By Shereen Siewert
City officials in Wausau will be required to clean up environmental contamination detected in the vicinity of the former railroad corridor along River Street in Wausau, according to state documents.
The Department of Natural Resources on Nov. 21 sent a letter to Public Works Director Eric Lindman notifying him of the reported contamination, which the DNR learned about on Oct. 31. The environmental pollution was detected in an area at 132 River Street, which sits along the railroad tracks at the top of Riverside Park.
The DNR’s letter identifies Wausau as the responsible party for the “discharge of a hazardous substance or other environmental pollution” at the property, but does not say specifically what the pollution consists of or why the city is responsible. And so far, there has been no mention of the Nov. 21 letter in city meeting packets.
In October, Lindman told city leaders that Wausau could be required to undergo an aerial disposition study related to past burning at the city’s water treatment site, but it is not yet clear if the two issues are connected.
Neither Lindman nor Mayor Robert Mielke have yet responded to a request for comment for this story.
Lindman said during the October meeting that he had received verbal confirmation that the DNR is likely to require the same type of study that Sentry Insurance-owned Wauleco performed at the state’s request earlier this year. The DNR on Jan. 15 issued a request for information about past burning practices to Wauleco, Inc., which now owns the property at 125 E. Rosecrans St. in Wausau. The property was formerly occupied by window and door manufacturer Harris-Crestline, which in 1982 merged with SNE Corp. Sentry, in Stevens Point, is the parent company of Wauleco.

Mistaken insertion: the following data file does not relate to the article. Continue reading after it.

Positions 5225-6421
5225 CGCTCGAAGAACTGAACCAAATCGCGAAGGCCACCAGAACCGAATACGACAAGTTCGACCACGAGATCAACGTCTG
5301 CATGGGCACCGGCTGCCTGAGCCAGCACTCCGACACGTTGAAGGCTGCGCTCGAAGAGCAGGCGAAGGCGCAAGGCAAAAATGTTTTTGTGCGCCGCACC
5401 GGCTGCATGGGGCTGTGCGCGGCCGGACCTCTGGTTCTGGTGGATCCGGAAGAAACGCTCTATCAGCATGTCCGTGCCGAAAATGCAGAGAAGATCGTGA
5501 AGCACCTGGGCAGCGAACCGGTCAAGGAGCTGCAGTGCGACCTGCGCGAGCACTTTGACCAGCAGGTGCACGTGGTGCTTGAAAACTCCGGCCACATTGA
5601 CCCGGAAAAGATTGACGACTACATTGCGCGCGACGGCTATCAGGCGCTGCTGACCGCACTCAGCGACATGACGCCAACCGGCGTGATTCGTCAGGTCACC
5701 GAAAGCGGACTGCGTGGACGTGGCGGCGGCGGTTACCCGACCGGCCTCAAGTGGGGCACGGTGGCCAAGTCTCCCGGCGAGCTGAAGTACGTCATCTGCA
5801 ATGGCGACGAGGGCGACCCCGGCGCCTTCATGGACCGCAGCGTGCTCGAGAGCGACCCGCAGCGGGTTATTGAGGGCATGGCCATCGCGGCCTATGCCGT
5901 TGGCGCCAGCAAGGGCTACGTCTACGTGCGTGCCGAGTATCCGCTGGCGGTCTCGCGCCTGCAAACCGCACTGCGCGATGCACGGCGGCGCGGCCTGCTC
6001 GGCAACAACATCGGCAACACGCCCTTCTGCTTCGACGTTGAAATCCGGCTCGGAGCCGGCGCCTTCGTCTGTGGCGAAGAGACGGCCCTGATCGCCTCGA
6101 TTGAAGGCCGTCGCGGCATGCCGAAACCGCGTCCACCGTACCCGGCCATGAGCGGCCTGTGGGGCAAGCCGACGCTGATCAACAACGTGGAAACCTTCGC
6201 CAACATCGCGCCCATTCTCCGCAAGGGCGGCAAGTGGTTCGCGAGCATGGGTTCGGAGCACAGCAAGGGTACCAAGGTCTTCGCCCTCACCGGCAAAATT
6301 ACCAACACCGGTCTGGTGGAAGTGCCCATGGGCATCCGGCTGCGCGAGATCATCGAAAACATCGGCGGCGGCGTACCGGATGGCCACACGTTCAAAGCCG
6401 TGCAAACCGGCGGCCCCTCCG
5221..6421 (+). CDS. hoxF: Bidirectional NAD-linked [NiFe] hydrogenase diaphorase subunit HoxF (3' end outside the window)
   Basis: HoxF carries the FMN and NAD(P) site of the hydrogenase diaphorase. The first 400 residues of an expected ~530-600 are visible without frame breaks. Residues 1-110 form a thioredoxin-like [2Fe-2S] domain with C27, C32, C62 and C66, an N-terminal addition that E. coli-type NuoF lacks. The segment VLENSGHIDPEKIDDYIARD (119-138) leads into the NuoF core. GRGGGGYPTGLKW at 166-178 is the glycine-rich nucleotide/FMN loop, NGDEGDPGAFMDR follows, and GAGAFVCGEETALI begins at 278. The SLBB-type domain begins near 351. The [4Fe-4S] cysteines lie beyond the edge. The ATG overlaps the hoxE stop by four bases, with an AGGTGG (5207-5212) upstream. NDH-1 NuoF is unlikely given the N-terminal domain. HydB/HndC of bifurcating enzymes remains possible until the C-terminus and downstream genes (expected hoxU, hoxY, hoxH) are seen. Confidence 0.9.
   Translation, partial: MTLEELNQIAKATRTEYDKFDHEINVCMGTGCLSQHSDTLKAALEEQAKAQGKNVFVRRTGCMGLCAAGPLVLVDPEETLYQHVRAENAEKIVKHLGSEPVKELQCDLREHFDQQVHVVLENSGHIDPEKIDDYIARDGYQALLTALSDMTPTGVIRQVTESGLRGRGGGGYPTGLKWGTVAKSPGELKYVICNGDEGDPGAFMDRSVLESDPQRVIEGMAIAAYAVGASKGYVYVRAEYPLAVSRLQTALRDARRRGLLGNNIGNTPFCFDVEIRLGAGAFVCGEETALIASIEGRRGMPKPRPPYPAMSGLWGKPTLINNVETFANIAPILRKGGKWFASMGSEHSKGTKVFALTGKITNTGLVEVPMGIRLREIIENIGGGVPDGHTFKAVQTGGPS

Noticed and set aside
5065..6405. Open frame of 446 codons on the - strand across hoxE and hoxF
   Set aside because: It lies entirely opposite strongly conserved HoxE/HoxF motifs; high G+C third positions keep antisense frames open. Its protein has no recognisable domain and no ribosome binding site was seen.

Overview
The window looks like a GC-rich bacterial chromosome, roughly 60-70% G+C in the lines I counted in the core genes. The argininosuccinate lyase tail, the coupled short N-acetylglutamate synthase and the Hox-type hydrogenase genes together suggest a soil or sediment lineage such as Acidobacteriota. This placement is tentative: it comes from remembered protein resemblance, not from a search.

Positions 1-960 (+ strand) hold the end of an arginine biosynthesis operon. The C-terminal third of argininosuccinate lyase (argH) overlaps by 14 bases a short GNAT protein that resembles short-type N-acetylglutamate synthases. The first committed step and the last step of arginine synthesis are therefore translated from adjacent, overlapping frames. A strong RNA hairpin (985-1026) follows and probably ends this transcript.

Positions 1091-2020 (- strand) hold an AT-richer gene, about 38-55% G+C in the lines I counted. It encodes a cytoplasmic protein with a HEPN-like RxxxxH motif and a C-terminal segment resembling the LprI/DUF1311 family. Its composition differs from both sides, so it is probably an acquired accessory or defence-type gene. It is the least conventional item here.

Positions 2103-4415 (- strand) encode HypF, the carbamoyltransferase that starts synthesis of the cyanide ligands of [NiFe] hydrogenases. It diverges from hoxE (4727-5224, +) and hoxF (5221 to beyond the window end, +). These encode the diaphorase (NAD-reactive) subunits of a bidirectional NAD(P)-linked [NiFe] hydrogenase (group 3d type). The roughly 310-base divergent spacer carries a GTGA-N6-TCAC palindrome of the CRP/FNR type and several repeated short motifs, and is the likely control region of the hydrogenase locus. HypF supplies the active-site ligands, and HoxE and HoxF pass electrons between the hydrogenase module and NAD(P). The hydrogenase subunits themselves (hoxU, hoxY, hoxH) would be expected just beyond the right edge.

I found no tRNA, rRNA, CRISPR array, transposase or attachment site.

The expected request Lindman referred to is tied to an incinerator that operated on the site from the 1930s until approximately the 1960s to burn solid waste, Lindman said.
The DNR’s Nov. 21 letter directs Wausau to initiate an investigation and cleanup of the site and recommends the city hire a qualified environmental consultant to aid in the process. Wausau is required to appropriately scope out the investigation and submit a work plan by Monday, Jan. 20. Prior to and during the site administration, the city is required to evaluate whether any interim actions are necessary to contain or stabilize a hazardous substance discharge or environmental pollution. Any interim actions must be documented.
After a work plan is submitted, a site investigation must be launched within 60 or 90 days, depending on whether a fee-based departmental review of the work plan is submitted.
After laboratory data is submitted, state law requires the city to submit a site investigation report. If soil contamination exists, the city is required to identify the current land use and zoning and submit a remedial action option report.
Wausau will also be required to submit semi-annual site progress reports to the DNR until the state grants a case closure.
See the full letter, below.